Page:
Reinterpreting the Right to an Open Future: From Autonomy to Authenticity

26 Pages Posted: 28 Nov 2016 Last revised: 29 Nov 2016

See all articles by Scott Altman

Scott Altman

University of Southern California Gould School of Law

Date Written: November 28, 2016

Abstract

This paper reinterprets a child’s right to an open future as based on values other than autonomy. The paper identifies two goods that parents sometimes undermine when shaping their children’s values: authenticity and identification. It argues that these can be recognized as primary goods by both liberals and by fundamentalists. The paper then shows how we might re-conceptualize the right to an open future as protecting authenticity and identification rather than autonomy.

As a running example, the paper considers ultra-Orthodox Jews in Israel who deny their sons secular education beyond an elementary school level. If their sons do not remain religious as adults, they cannot easily survive in secular world. The fundamentalist parents think they had no duty to facilitate their child’s secular future. They see no reason to protect their child’s autonomy (which they do not value) or to prepare their child for a life that conflicts with their values. This paper provides one response to their concerns. Following a political-liberal project of seeking overlapping consensus, it tries to base demands that children be prepared for varied futures on values that reasonable fundamentalists can embrace.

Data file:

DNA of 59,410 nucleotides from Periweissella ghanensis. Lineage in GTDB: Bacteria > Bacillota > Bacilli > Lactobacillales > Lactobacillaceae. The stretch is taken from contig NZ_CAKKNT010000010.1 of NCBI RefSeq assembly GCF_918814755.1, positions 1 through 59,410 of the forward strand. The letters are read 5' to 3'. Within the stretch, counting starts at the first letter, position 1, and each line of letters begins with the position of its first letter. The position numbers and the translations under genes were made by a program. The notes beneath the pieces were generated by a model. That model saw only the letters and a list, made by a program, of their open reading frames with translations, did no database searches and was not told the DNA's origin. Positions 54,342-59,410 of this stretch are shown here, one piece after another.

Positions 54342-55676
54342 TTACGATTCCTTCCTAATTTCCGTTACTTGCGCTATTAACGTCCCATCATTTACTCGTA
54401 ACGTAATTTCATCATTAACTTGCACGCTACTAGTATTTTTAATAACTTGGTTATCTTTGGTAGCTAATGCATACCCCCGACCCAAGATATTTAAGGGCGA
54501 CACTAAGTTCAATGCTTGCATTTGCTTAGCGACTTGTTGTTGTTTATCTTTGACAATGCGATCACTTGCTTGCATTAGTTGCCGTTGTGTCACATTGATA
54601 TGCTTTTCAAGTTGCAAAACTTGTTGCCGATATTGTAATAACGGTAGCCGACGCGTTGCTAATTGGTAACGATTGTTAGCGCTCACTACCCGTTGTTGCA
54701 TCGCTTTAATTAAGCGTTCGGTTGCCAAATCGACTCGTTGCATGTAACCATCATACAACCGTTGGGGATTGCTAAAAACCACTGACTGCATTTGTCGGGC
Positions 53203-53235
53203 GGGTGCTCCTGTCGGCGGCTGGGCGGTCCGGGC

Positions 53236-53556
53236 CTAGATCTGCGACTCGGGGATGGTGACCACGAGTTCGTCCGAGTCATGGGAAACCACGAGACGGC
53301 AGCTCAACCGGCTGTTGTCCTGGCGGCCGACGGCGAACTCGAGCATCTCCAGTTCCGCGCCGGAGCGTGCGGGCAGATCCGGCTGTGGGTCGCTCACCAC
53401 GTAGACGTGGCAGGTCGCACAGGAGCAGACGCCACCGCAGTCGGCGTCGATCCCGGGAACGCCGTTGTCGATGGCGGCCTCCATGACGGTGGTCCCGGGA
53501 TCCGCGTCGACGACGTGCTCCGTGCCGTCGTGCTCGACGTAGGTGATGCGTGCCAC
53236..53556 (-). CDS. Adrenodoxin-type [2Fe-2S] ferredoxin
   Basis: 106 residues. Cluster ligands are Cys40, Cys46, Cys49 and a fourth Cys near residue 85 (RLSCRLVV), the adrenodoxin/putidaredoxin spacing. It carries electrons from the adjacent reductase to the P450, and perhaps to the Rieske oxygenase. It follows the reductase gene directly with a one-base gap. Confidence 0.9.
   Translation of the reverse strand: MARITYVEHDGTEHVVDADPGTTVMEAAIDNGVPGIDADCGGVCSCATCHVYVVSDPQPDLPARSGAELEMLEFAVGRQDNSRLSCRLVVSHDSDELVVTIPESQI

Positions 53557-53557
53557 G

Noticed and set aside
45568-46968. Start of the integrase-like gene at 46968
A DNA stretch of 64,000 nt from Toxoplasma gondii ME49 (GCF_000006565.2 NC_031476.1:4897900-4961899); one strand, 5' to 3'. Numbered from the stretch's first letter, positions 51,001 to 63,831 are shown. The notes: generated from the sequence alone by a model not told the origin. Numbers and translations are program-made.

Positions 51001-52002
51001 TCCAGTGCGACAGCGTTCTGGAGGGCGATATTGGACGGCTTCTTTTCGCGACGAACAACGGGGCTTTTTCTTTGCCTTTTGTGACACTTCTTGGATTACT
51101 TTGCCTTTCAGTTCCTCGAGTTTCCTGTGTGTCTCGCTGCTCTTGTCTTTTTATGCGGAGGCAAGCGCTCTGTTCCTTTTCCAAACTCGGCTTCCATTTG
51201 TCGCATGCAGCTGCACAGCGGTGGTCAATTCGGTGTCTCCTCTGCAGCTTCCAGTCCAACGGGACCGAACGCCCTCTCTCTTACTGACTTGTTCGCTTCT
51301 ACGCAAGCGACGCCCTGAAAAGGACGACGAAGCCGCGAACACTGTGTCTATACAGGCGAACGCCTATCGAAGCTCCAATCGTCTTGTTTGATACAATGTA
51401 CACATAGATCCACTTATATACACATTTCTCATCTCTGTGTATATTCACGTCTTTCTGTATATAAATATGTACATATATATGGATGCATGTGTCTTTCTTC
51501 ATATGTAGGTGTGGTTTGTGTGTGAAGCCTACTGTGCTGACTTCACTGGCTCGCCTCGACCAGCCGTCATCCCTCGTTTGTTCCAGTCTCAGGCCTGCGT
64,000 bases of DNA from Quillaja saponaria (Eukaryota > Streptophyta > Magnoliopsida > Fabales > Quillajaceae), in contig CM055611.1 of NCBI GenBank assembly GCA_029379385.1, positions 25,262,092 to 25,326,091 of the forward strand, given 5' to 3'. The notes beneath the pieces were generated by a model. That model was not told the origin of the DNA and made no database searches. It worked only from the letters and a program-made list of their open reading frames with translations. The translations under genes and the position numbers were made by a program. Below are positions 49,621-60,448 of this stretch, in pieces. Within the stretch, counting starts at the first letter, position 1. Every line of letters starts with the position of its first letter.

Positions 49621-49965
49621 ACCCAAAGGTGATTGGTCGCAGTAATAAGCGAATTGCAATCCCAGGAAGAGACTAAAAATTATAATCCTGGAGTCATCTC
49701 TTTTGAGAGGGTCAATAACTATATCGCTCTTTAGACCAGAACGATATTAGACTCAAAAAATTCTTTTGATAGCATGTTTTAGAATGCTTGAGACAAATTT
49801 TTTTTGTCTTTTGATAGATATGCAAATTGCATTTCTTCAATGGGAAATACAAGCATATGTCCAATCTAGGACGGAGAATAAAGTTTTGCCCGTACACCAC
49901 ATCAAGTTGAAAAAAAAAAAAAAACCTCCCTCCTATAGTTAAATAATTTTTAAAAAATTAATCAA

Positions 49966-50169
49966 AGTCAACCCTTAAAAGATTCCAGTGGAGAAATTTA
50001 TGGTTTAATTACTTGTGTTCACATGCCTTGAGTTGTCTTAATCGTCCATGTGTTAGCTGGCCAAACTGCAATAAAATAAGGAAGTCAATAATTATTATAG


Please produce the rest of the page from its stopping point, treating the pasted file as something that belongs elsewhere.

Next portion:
Keywords: Parents' Rights, Children's Rights, Right to an Open Future, Political Liberalism, Authenticity

Suggested Citation

Altman, Scott, Reinterpreting the Right to an Open Future: From Autonomy to Authenticity (November 28, 2016). USC Law Legal Studies Paper No. 16-35. Available at SSRN: https://ssrn.com/abstract=2876711 or http://dx.doi.org/10.2139/ssrn.2876711

Scott Altman (Contact Author)

University of Southern California Gould School of Law ( email )

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